Bernie Sanders says Trump "sold the American people out" in Putin summit
Sen. Bernie Sanders said President Trump "sold the American people out" last week in Helsinki, Finland, during his summit with Russian President Vladimir Putin.
The Vermont senator made the remarks in a joint interview with breakout Democratic Party star and candidate for Congress Alexandria Ocasio-Cortez. The interview will air Sunday morning on CBS News' "Face the Nation."
Asked whether Mr. Trump should withdraw an invitation to Putin for a second meeting in Washington this fall, Sanders said it's "hard to comment on anything that Trump says because he could change his mind tomorrow."
"But I will tell you that I was absolutely outraged by his behavior in Helsinki, where he really sold the American people out," Sanders told "Face the Nation" moderator Margaret Brennan. "And it makes me think that either Trump doesn't understand what Russia has done, not only to our elections, but to cyberattacks against all parts of our infrastructure. Either he doesn't understand it, or perhaps he is being blackmailed by Russia because they may have compromising information about him or perhaps also, you have a president who really does have strong authoritarian tendencies and maybe he admires the kind of government that Putin is running in Russia."
"And I think all of that is a disgrace and a disservice to the American people," Sanders said. "And we have got to make sure that Russia does not interfere, not only in our elections, but in other aspects of our lives."
During a joint news conference in Helsinki with Putin, Mr. Trump said he didn't see any reason why it "would" be Russia that was responsible for meddling in the 2016 election. Mr. Trump made the comment just three days after Deputy Attorney General Rod Rosenstein announced the indictment of 12 Russians accused of hacking in the 2016 election. Mr. Trump's performance during the press conference with Putin was widely criticized, including by many members of his own party.
Mr. Trump later said in a Cabinet meeting, in a reversal, "the sentence should have been, I don't see any reason why it wouldn't be Russia."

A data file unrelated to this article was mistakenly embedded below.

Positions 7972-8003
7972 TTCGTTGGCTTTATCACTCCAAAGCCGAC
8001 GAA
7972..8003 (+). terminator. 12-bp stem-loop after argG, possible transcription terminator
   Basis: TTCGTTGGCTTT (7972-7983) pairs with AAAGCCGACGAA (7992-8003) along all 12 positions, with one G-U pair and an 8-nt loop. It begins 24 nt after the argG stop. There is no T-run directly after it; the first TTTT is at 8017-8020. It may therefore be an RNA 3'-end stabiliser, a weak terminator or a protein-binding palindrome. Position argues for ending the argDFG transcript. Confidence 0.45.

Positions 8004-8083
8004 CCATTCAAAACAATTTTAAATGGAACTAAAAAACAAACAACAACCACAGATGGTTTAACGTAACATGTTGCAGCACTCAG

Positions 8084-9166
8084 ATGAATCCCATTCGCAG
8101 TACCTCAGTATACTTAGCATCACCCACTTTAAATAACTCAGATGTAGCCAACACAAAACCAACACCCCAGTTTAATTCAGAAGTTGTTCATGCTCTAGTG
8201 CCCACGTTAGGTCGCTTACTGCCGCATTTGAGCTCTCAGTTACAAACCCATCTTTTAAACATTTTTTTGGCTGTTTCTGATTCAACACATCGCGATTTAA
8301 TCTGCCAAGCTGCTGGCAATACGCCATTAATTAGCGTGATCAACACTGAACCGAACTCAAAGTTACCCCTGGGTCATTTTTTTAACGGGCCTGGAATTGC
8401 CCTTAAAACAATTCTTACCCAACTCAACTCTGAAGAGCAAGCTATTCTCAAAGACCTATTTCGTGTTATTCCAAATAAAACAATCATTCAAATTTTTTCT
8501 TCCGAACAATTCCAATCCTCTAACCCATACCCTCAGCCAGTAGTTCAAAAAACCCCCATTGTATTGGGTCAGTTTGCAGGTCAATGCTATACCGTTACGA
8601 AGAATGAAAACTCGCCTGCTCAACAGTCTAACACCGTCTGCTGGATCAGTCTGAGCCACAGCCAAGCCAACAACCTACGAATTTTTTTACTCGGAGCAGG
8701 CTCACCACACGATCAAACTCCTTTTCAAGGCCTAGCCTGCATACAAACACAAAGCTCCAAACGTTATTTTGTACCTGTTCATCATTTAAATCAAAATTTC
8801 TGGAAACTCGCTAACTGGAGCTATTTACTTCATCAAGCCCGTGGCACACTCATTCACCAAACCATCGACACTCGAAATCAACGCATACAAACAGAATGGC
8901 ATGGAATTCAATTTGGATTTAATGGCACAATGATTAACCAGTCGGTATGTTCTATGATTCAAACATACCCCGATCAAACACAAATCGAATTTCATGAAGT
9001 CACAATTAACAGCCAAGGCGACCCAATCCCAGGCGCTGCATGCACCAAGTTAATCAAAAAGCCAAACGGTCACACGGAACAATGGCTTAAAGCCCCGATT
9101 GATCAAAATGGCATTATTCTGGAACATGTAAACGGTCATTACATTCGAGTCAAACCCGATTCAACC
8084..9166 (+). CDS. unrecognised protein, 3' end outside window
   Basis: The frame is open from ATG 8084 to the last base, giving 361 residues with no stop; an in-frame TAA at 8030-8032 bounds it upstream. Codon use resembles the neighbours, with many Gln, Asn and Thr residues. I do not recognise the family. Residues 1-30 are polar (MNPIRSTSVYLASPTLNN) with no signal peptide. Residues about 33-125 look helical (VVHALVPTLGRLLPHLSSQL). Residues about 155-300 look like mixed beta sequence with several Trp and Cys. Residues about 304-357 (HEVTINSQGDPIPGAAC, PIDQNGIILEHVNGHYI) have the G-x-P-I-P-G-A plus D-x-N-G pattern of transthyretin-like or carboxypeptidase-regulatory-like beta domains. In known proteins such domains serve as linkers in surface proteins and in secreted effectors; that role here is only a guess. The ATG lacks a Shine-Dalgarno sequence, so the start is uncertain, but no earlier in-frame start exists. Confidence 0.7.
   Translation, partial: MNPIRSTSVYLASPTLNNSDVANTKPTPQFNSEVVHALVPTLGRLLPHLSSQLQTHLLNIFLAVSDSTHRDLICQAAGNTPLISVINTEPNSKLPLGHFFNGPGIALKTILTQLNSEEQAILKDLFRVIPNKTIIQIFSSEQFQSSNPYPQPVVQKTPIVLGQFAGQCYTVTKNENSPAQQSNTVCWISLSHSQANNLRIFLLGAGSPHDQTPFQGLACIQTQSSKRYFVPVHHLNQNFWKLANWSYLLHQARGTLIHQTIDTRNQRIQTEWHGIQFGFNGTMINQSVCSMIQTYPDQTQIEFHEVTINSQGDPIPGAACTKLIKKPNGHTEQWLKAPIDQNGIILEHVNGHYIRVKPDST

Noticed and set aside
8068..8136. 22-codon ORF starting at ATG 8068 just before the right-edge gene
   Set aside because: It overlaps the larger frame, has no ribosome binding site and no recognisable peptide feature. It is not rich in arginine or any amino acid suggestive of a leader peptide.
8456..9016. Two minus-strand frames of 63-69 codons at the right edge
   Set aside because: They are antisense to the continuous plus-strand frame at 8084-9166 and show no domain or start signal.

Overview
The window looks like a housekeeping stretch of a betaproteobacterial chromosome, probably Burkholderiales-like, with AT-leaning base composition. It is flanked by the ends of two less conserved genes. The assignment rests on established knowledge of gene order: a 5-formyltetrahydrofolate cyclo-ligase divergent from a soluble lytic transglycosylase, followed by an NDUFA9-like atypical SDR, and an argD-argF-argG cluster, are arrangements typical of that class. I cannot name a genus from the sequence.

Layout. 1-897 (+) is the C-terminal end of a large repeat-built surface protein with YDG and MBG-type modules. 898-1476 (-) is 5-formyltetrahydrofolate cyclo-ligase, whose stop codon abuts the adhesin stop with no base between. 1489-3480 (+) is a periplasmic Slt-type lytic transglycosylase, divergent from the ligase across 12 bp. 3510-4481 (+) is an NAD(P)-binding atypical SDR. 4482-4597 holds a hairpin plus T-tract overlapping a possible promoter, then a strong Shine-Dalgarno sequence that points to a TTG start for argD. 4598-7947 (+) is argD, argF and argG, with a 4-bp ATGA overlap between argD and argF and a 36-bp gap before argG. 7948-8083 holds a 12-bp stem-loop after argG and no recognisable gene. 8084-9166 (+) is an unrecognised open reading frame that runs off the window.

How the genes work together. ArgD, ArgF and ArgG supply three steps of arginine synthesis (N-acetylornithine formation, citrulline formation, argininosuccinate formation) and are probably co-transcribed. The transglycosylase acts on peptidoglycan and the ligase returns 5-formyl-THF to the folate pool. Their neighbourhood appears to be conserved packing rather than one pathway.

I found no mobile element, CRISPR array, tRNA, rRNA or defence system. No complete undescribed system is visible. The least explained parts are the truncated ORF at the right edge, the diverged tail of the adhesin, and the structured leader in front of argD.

In that same Cabinet meeting, Mr. Trump also appeared to say "no" when a reporter asked if he believed Russia is still interfering. White House press secretary Sarah Sanders claimed the president was saying "no" to more questions, although exactly what Mr. Trump meant is still being questioned by some.
The confusion came as Director of National Intelligence Dan Coats said this week that Russia is engaged in "ongoing, pervasive efforts to undermine our democracy."
CBS News' Brennan asked Sanders how his campaign and party can protect themselves against foreign meddling.
"Margaret, that's a great question and I don't think anyone knows all of the answers, but one thing we do know is that we need a president who is going to do everything to work with statewide officials all over this country to make sure that when people cast a vote in November that vote is going to count," Sanders said. "Congress has allocated money to beef up and strengthen the protection of our electoral system. The president has got to be aggressive in implementing that.
"And by the way, another area of concern about Trump is when he was asked, 'Do you think that Russians are still meddling still interfering in our processes,' he said, 'No,' despite what Dan Coats suggested."
"So we have a lot of work to do, but the integrity of American democracy is at stake," Sanders said. "And we have got to do everything that we can to protect the integrity of our elections."
Sanders said his office will take any good advice they can get and already has spent time and money — as have other offices — to "protect the integrity of our information."
The full interview with Sanders and Ocasio-Cortez will air on "Face the Nation" Sunday at 10:30 a.m. ET. You can catch a rebroadcast of "Face the Nation" at 11 a.m and 6 p.m. ET on CBSN.
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